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Conceptualizing a less paranoid schizophrenia


Schizophrenia stands as one of the most studied and storied disorders in the history of clinical psychology; however, it remains a nexus of conflicting and competing conceptualizations. Patients endure great stigma, poor treatment outcomes, and condemnatory prognosis. Current conceptualizations suffer from unstable categorical borders, heterogeneity in presentation, outcome and etiology, and holes in etiological models. Taken in aggregate, research and clinical experience indicate that the class of psychopathologies oriented toward schizophrenia are best understood as spectra of phenomenological, cognitive, and behavioral modalities. These apparently taxonomic expressions are rooted in normal human personality traits as described in both psychodynamic and Five Factor personality models, and more accurately represent explicable distress reactions to biopsychosocial stress and trauma. Current categorical approaches are internally hampered by axiomatic bias and systemic inertia rooted in the foundational history of psychological inquiry; however, when such axioms are schematically decentralized, convergent cross-disciplinary evidence outlines a more robust explanatory construct. By reconceptualizing these disorders under a dimensional and cybernetic model, the aforementioned issues of instability and inaccuracy may be resolved, while simultaneously opening avenues for both early detection and intervention, as well as for more targeted and effective treatment approaches.


Schizophrenia is one of the oldest and most studied mental disorders within the history of psychological science. Mental and medical health practices consistently fall short for patients diagnosed with schizophrenia spectrum conditions. Treatment plans are predominantly stereotyped, heavily reliant on second-generation antipsychotics [1,2,3,4], and rarely include validated psychosocial or psychotherapeutic interventions [5,6,7], Verdoux et al., 2010). This pattern persists despite widespread agreement on heterogenous presentation and treatment outcome [3, 8,9,10,11], moreover, a tremendous amount of the variability in prognosis, etiology, and even the effectiveness of pharmacotherapy is accounted for by factors overlooked in diagnosis and/or outcomes monitoring [10, 12,13,14]. This poses an ethical issue in that, to the extent that the goal of the mental health field is to alleviate human suffering and to promote human flourishing, past and present approaches miss the mark. This also implies that the currently accepted conceptualization(s) of schizophrenia spectrum disorders is at least partially flawed. Finally, this treatment failure incurs a heavy social and economic cost. The US domestic economic cost of schizophrenia is staggering, estimated at US$60 billion per annum [15], moreover, accounting for indirect costs, this is likely a conservative estimate.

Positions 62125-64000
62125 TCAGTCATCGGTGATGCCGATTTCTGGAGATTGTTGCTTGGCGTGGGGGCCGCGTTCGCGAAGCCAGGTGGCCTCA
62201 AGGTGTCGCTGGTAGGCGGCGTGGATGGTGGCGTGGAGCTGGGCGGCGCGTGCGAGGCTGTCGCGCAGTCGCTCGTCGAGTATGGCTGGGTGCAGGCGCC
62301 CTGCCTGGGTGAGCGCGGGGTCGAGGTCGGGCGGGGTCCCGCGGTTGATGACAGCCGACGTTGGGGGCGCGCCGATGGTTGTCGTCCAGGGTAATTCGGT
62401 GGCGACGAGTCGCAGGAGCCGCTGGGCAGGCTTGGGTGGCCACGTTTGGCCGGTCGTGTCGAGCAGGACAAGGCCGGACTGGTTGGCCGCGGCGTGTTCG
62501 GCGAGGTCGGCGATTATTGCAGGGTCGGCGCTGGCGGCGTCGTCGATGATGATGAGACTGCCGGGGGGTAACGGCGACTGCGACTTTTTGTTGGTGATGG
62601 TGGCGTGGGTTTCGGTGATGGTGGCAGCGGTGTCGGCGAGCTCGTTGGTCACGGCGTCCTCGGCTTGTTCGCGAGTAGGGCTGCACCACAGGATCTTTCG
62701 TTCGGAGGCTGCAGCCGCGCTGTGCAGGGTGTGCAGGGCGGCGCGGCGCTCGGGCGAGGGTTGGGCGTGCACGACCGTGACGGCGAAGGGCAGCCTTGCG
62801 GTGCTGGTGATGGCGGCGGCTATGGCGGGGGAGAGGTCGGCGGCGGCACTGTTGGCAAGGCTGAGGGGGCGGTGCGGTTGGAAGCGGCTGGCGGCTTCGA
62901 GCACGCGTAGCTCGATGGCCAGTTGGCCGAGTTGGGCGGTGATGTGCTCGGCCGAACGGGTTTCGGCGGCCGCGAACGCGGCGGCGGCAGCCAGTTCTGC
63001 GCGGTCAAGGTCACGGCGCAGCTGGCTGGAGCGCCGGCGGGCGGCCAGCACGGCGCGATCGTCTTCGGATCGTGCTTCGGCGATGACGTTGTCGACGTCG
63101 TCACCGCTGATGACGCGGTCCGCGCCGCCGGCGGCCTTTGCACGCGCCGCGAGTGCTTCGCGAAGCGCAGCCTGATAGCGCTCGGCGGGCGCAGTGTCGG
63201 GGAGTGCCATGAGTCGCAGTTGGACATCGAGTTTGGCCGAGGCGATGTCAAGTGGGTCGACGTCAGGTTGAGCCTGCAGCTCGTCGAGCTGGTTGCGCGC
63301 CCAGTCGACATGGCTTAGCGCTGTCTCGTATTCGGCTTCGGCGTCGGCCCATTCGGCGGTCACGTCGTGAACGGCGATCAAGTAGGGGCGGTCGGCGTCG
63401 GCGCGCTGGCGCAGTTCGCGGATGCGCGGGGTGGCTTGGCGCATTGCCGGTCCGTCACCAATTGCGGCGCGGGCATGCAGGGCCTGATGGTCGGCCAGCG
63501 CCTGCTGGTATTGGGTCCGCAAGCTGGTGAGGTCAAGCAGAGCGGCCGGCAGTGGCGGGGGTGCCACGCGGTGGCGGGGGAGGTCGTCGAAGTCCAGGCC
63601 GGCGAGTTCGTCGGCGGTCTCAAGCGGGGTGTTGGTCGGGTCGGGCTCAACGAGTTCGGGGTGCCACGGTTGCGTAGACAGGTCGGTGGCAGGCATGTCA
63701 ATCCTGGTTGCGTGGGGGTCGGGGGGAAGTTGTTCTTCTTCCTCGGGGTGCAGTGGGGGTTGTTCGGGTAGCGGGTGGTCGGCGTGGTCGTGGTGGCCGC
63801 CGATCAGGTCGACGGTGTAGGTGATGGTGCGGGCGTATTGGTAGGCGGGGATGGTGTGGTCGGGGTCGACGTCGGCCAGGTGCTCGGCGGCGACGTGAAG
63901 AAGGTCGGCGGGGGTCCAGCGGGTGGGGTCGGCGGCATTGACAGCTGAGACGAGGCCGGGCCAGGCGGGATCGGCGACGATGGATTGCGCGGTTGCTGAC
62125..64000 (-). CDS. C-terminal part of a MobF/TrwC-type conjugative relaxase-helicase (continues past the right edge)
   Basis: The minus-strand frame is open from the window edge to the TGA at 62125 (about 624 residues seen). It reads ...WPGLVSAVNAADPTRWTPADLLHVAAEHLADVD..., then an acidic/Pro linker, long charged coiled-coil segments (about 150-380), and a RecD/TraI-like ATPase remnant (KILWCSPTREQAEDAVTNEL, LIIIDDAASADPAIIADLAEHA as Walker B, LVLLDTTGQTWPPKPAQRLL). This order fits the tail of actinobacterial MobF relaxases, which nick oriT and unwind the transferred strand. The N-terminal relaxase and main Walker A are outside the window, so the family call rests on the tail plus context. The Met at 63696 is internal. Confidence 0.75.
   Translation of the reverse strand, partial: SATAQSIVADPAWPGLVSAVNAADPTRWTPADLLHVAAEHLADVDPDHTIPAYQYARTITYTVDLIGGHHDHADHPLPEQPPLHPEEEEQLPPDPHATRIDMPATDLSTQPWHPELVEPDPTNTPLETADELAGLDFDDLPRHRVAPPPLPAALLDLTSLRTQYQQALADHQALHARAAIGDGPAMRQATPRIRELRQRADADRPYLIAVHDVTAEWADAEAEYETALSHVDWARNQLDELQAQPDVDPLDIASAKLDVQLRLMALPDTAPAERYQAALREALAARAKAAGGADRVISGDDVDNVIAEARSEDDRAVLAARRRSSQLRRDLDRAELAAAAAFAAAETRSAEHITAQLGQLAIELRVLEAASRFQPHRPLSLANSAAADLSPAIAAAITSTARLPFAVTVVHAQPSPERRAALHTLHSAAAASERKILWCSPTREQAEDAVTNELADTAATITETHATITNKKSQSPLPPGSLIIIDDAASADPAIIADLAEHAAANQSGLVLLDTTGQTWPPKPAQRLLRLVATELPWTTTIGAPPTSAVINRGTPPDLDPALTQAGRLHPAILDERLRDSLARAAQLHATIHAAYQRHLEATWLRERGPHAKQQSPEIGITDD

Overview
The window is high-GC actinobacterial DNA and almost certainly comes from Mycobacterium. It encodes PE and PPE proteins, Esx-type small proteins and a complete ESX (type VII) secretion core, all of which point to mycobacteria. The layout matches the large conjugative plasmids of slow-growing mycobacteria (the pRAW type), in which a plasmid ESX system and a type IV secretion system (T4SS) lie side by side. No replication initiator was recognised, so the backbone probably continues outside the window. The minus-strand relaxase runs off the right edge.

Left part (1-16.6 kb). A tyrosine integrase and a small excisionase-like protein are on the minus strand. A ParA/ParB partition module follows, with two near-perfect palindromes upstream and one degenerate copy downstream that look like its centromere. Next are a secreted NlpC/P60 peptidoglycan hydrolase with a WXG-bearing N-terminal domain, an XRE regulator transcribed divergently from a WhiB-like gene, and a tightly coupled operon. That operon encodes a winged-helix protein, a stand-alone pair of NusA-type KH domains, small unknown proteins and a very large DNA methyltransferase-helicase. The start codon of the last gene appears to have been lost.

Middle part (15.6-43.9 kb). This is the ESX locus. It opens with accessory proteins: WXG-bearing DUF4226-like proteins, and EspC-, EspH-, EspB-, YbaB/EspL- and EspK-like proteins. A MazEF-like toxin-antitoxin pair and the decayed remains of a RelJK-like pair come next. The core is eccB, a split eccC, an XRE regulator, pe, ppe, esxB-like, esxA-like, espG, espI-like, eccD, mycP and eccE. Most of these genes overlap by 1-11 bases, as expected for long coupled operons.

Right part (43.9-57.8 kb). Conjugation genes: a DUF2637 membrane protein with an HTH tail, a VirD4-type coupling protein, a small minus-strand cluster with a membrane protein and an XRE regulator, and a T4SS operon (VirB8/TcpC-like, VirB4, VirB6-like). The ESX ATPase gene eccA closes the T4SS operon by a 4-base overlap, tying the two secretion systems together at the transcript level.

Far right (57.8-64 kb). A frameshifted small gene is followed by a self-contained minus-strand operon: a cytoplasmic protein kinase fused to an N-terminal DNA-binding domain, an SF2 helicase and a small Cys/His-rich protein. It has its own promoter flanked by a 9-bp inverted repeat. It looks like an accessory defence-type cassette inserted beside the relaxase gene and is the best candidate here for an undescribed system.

The reasons for this systemic deficiency are as diverse as the schizotypy spectrum itself, ranging from foundational flaws in the current diagnostic model of mental health to constraints inherent in the contemporary mental health system. The increase in biologization of the field [16] has encouraged efforts to identify neural correlates in line with a disease model, while the preponderance of evidence indicates that schizotypy, in all of its manifestations, is profoundly moderated by environment. Such emphasis on materialism has not mitigated stigma or improved treatment outcomes and likely contributes to the current and historical plight of the population [5]. Accounting for the schizotypal population as a whole, it may be appropriate to conceptualize schizophrenia as “the story of the way that poverty, violence, and being on the wrong side of power drive us mad” ([17], p.197), or perhaps more succinctly, “bad things happen and can drive you crazy” ([3], p. 145).

Housing the etiological locus solidly within the realm of environment and not genetics is consistent with the Hearing Voices Movement (HVM; [18], which seeks to reframe psychosis symptoms within culture and context, and refrain from treatment of those experiences as a “biogenetic disease state,” [18], p. 134) which is not supported by recent data. While the model and perspective proposed in this paper aspire towards a new operational explanation, the body of research necessary and sufficient for such a definition is either nascent or theoretical,nonetheless, there exists precedent for de-stigmatizing and de-pathologizing psychosis (the symptom) and schizotypy (the syndrome).

The heterogeneity of presentation and treatment outcome has lead other researchers to argue that the construct of schizophrenia as a whole needs to be reconceptualized [3, 18,19,20,21,22]. Inasmuch as disagreement may be attributed to the unknowns inherent in any scientific dispute, the issues around schizophrenia are more pronounced. This is likely due to numerous factors. The foremost being that all issues involving psychosis lie contrary to the unspoken morality of post-enlightenment societies, the overarching dogma of which describes a world which is ultimately without contradiction, and which can only be truly understood through the mechanisms of reason. The second unspoken assumption is that such an understanding is unquestionably good. Given the ubiquity of instrumental rationality as final arbiter of value, the ability to participate in consensus reality becomes a measure of one’s human worth, and one’s divergence from said explanatory consensus is an index of one’s illness. This cultural and methodological axiom thus doubly binds the schizotype, as their phenomenological position is simultaneously given an unspoken moral dimension while providing tools for study and care predisposed to pathologize and dispense with said position as inherently aberrant and symptomatic.